One of the most difficult aspects of caring for aging parents living independently is knowing you can’t always be there when you’re needed. Even if you live in the same town, it’s impossible to anticipate an emergency; when you live far away, worries are compounded by knowing it might be hours or days before you can get there to help.
Most people as they age are fiercely protective of their independence. As a matter of pride, they want to be self-sufficient and often resent even the gentlest suggestions that they may need to make changes in their lifestyle or ask for help. Sometimes, the best step for peace of mind for you and your parent is a medical alert system. Since discussing this step with a parent can be fraught with emotion, it’s a good idea to evaluate your parent’s situation to make sure the decision is right for both of you before the conversation begins.
Experts on aging recommend evaluating your loved one’s situation in the following three areas:
Does he or she have a chronic condition like diabetes that requires constant monitoring and can worsen dramatically with little notice? Is he or she taking medication for heart disease or high blood pressure, either of which could lead to a sudden catastrophic event like heart attack or stroke? Does he or she take numerous daily medications that could be confused leading to an overdose or drug interaction? Has he or she shown signs of extreme sadness or depression?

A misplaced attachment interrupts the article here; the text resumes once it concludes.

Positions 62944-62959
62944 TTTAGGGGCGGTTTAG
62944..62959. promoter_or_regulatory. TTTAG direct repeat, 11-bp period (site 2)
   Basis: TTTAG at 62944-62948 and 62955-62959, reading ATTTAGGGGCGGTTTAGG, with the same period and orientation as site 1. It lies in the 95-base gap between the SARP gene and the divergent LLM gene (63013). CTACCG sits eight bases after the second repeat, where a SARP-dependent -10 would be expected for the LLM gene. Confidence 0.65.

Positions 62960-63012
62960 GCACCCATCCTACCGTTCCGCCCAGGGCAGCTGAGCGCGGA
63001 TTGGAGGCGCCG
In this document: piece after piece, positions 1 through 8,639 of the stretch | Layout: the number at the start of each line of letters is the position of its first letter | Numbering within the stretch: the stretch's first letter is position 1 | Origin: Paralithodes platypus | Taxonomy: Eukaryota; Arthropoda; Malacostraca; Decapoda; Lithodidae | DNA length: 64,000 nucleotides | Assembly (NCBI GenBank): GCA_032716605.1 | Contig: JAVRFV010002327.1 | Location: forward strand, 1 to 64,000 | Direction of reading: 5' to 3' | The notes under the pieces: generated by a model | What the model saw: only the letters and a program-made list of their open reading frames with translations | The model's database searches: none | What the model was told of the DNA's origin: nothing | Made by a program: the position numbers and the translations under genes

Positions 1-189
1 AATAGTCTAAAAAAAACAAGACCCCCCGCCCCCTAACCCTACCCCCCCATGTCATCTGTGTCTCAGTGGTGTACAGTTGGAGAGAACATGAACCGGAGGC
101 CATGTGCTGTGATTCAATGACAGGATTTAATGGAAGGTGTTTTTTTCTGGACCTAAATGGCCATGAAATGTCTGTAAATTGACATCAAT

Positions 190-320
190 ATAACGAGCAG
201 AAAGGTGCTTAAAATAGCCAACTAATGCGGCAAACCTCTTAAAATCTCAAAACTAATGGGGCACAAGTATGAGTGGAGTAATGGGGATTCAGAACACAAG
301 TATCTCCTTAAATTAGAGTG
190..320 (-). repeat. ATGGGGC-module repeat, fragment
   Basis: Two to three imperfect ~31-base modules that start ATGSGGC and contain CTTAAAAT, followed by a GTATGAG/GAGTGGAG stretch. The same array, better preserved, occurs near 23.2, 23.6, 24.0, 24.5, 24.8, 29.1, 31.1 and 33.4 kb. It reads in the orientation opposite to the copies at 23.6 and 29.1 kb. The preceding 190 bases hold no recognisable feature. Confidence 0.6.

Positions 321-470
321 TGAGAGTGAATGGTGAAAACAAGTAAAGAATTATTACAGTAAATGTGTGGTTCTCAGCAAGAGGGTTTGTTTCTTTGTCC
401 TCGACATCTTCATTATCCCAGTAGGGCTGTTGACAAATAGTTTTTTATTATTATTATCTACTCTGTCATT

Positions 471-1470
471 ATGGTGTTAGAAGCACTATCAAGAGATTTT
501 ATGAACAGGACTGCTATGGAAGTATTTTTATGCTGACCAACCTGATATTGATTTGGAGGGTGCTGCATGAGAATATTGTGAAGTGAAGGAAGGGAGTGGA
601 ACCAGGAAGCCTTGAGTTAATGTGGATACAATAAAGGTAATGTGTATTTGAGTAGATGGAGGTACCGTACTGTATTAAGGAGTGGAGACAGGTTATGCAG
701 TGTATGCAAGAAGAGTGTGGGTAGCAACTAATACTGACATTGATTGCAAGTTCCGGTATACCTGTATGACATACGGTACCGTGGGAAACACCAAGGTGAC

Are there stairs in the home that he or she needs to navigate for daily living activities like toileting, showering and eating? Are there stairs leading to the home’s entrance? Are the floors hardwood, tile, linoleum or other slippery surface that could lead to a fall? How many phone extensions are in the house? Is there a security system in the home that alerts emergency response if a fire alarm is triggered?
Does the person live in a neighborhood with neighbors close by or in a rural environment? What home and yard maintenance activities does the person do? Does he or she live in a climate with frequent rain or snow making paved surfaces hazardous for falls? Does he or she drive? Accidents can happen with elderly drivers navigating in and out of garages or long, winding driveways where they may not be noticed as quickly as an accident on a public street would.
A medical emergency for an elderly person typically involves a fall, a sudden event like heart attack or stroke, or an accident involving a car or even a lawnmower. If your loved one’s daily activities and environment put him at risk for any of these emergencies, a medical alert system is an nonintrusive layer of protection against a catastrophic outcome. Knowing the risk factors in your parent’s situation can help you start a meaningful conversation about when the time is right for a medical alert system.
Medical alert systems keep senior safer in their homes and more independent for longer times before having to move them into managed care facility.